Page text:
University of Miami International and Comparative Law Review


Adam Soliman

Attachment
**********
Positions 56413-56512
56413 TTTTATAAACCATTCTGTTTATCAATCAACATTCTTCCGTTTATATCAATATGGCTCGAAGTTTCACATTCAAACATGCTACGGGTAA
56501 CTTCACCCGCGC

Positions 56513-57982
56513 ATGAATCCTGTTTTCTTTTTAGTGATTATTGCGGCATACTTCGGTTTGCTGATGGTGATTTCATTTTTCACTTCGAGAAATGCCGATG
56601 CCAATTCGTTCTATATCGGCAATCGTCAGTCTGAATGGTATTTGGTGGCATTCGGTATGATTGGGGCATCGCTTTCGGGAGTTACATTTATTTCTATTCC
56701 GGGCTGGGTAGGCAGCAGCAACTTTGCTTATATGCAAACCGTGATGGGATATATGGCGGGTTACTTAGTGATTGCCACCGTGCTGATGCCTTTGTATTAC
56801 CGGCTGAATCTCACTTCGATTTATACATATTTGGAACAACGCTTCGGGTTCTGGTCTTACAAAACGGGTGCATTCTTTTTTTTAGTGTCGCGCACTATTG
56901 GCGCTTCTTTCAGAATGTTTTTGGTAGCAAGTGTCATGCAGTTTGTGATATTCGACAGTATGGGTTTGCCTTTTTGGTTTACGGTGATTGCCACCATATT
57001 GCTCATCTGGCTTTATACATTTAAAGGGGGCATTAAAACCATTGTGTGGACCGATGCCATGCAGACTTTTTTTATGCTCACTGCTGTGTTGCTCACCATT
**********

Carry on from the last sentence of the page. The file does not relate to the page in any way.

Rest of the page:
The paper assesses China's anti-dumping regime, one of the important structures implemented by China in order to become a full member of the World Trade Organization (WTO). Section One sets forth the WTO's anti-dumping principles as well as analyzes the differences between the WTO principles and the definition of "dumping" as understood by economists. In significant respects, the WTO principles allow situations that do not actually constitute dumping-in an economic sense-to be treated as "dumping," leading to the imposition of duties and sanctions. Next, the paper evaluates the degree to which the separate anti-dumping regimes of China and the U.S. conform to the WTO's anti-dumping guidelines, both as the legislation is written and as it is applied in practice. Finally, several case studies of anti-dumping actions in the agriculture sector are analyzed, identifying the instrumental use by both countries of anti-dumping law, and the frequent absence of true economic justification for the accusations or findings of dumping.